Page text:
Experts in energy said that the $8 million tribe’s microgrids demonstrate the technology’s potential to provide reliable power to small-scale operations such as fire stations, hospitals, and other emergency services.

It is extremely valuable to have anything that can provide electricity, charge your phone, or keep the fridge fueled when it is dark. Severin Borenstein, an energy economist from the University of California at Berkeley, said that microgrids could play a significant role in this.

Numerous projects have been funded by the state’s energy commission. These are being used as testing grounds for policies that could lead to the commercialization of microgrids. Regulators are working to fix a long-standing rule that prevents private microgrids selling excess electricity “overthe fence”, as they are not regulated.

Paul Doherty, a utility spokesperson, stated that in Briceburg, PG&E decided the cost of installing and maintaining a remote grid outweighed any long-term risk of having to replace power lines. It will be charged the same rate to five customers that draw power from it as before.

The state’s grid managers continue to face the same challenges as last year. California buys electricity from neighboring States when it runs out of power. However, imports can be difficult to find when California is hit by the same heat wave.

Utilities across the U.S. West are preparing for another summer of heatwaves and have signed contracts for additional emergency power supplies. They also want to ensure they don’t rely on the same suppliers.

The grid must be balanced between demand and supply at all times. It is most important to balance the grid on hot days in the afternoon and evening when solar power generation slows down after dark.

According to the California Independent System Operator, there have been improvements in power storage and transmission over the summer. This includes four times more battery storage than the 500 megawatts currently stored on the system. The storage will increase to 2,000 megawatts by august. There will be approximately 3,500 megawatts of power storage capacity, enough to power about 2.6 million homes.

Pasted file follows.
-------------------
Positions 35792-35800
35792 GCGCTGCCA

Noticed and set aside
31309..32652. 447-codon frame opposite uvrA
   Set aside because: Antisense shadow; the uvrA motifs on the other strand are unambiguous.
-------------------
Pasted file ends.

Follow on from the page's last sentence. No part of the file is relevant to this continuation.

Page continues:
Officials warn that power shortages could still occur this summer.

Borenstein, who is also a member of ISO’s board and governors, stated that “We don’t know how hot it will get” or how much demand there will be.

Utility customers are being encouraged to shift energy use to when renewable resources are more plentiful. To do this, they are switching to new rate plans that pay less during the day and more during peak demand hours.

One company offers incentives in the form cash or gift cards to households that reduce household consumption during key times. OhmConnect, an electricity market participant, stated that customers who agreed to allow the company to manage their smart thermostats or appliances saved almost one gigawatt-hour of energy during the four-day period when ISO issued FlexAlerts urging conservation.

Cisco DeVries is the CEO of the Oakland-based startup. He joked that the chance to save energy and make money seems too good to believe so the company hired Kristen Bell.

DeVries stated that blackouts can feel like something you cannot control, but that we can actually prevent them if we work together.